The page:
5. You don’t mind when people or meetings are late – Lateness is another expectation that you are setting with others. If it becomes acceptable to arrive 10 minutes later, then it will become the norm. This is one of the most blatant forms of time theft. Hold yourself and others to being on-time. When others are late, reschedule the appointment at a time that is convenient for you.

Value Your Time

Your time is valuable. Treat it as such.

It is the only currency for which you cannot get more.

Make sure you aren’t telling others that your time isn’t valuable.

Question: How do you value your time? Do you let others steal it freely? You can leave a comment by clicking here.

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14 thoughts on “5 Ways You’re Telling People Your Time Isn’t Valuable

  1. I love this, Craig. It reminds me of the principle of “redeeming the time.” We really are stewards of time just as we are of money. Your words remind me of a great book I just finished: Essentialism. Thanks for your blog!

  2. Hi Craig, awesome post!
    We speak more through our actions than through our words!
    Through these five things, we indicate that we are ‘open’ to our time being stolen.

    When I look at these points, I ask myself why – why do we keep saying yes, answer every call and so on?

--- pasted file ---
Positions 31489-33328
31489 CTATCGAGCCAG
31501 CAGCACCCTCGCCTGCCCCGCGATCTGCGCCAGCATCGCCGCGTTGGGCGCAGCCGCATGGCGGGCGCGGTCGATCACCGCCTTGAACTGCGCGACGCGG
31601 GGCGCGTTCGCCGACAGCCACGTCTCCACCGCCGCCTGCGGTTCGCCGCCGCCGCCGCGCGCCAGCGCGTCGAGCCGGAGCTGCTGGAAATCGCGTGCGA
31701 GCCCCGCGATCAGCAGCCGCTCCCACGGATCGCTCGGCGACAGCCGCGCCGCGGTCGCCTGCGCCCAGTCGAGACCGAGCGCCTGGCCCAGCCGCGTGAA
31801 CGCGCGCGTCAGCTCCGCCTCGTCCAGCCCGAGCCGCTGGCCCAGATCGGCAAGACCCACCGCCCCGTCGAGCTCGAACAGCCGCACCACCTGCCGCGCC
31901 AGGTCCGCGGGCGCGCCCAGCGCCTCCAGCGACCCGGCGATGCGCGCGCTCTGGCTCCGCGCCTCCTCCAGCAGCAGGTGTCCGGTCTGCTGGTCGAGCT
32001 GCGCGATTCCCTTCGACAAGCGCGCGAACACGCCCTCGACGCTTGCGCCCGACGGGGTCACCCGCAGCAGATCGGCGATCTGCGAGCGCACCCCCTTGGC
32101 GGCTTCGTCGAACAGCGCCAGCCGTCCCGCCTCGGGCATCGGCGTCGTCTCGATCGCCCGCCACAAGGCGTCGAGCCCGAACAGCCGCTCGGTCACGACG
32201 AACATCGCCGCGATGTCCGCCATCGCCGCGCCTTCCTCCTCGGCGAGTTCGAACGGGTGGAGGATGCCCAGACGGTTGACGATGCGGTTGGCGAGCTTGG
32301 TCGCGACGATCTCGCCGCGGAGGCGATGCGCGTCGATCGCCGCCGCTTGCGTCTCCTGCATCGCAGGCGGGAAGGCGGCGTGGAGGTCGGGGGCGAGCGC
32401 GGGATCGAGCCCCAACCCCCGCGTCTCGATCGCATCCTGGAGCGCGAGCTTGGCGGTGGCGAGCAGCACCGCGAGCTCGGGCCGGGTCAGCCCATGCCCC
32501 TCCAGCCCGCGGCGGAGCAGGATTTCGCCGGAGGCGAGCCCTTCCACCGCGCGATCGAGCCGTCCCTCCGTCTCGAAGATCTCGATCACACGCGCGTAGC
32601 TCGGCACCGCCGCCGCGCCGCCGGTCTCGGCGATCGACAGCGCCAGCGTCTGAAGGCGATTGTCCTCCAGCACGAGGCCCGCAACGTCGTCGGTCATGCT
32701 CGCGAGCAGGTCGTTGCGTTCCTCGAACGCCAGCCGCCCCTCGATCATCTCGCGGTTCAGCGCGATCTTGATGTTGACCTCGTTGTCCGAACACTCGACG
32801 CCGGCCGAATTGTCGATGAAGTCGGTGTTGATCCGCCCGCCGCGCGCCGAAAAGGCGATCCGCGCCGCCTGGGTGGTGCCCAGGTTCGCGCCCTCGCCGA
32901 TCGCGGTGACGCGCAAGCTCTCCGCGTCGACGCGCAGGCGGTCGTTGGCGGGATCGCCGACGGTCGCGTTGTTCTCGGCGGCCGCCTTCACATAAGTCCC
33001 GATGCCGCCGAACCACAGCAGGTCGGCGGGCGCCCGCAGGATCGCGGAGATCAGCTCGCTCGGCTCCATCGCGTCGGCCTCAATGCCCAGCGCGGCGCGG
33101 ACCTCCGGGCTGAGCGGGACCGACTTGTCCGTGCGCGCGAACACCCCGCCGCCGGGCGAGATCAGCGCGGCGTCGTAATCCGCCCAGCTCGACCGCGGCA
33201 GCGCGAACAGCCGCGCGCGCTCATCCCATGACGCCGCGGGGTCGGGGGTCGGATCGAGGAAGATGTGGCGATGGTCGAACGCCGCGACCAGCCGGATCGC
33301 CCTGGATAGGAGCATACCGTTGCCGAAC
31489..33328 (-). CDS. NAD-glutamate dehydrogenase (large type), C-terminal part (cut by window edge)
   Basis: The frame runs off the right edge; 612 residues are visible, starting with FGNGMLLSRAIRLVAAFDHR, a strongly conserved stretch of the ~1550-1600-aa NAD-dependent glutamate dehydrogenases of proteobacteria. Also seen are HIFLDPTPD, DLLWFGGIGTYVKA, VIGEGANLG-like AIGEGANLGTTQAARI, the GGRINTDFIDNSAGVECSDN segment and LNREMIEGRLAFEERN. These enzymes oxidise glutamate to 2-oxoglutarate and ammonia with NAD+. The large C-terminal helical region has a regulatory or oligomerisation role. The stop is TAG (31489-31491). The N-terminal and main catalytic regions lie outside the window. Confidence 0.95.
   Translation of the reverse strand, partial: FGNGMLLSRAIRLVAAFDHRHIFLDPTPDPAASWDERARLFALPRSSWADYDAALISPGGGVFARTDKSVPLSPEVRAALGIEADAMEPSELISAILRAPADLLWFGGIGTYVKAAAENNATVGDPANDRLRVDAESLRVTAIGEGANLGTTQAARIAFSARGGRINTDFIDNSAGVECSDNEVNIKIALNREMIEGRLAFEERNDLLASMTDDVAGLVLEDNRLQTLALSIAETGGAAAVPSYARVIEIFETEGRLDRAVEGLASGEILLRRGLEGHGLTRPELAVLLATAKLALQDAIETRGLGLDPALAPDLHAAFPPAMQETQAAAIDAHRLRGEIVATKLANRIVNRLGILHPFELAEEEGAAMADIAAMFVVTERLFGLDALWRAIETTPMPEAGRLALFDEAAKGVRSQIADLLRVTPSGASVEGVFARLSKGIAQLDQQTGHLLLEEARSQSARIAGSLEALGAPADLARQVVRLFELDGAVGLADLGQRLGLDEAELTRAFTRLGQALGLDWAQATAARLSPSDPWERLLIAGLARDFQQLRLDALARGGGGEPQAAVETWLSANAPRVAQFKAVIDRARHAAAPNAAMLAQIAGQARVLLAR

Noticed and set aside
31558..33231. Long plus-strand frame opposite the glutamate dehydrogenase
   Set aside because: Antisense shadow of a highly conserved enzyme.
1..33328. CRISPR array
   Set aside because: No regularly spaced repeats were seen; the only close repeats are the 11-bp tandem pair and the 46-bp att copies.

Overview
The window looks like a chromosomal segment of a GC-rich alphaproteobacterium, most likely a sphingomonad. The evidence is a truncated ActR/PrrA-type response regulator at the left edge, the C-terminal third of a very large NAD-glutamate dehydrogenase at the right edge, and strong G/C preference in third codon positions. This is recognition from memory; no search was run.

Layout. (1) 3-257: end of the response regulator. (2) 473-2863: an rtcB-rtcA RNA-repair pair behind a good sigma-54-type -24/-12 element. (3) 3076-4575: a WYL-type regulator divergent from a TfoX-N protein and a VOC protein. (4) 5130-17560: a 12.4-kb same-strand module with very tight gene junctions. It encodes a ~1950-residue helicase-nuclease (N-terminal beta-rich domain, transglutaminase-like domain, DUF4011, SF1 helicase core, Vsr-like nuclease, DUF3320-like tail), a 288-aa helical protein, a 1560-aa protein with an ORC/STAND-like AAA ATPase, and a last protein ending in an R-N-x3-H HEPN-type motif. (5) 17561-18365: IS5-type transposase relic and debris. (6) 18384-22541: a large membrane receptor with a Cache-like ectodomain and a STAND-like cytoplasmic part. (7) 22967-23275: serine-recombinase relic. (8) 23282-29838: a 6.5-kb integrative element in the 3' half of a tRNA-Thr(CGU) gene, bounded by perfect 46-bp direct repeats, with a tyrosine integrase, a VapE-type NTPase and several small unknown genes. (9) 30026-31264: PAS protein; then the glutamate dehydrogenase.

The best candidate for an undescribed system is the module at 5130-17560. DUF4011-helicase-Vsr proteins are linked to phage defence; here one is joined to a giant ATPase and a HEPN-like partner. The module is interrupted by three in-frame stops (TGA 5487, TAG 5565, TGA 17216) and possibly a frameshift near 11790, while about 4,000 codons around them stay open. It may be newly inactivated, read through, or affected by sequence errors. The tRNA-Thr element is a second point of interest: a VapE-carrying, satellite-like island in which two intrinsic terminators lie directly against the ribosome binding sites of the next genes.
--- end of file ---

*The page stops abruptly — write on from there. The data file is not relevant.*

Do we have trouble distinguishing between what’s really important? Is it because we don’t understand how interruptions affect our productivity? Or is it because we don’t have dedicated time slots for doing different things (like returning calls)?

    It might be all of the above, or maybe we are just try to keep other people happy! I am not talking about ‘open door policies’ or ‘teamwork’ or similar well-intended practices that have their ugly sides too.
    I mean we don’t want to upset people – a client or a boss.

    I think the solution here is clear communication. How difficult is it really to explain to a boss or a client that we will actually give them better results simply by saying ‘no’ sometimes?
    Well, if we don’t even try to communicate, we will never find out shall we?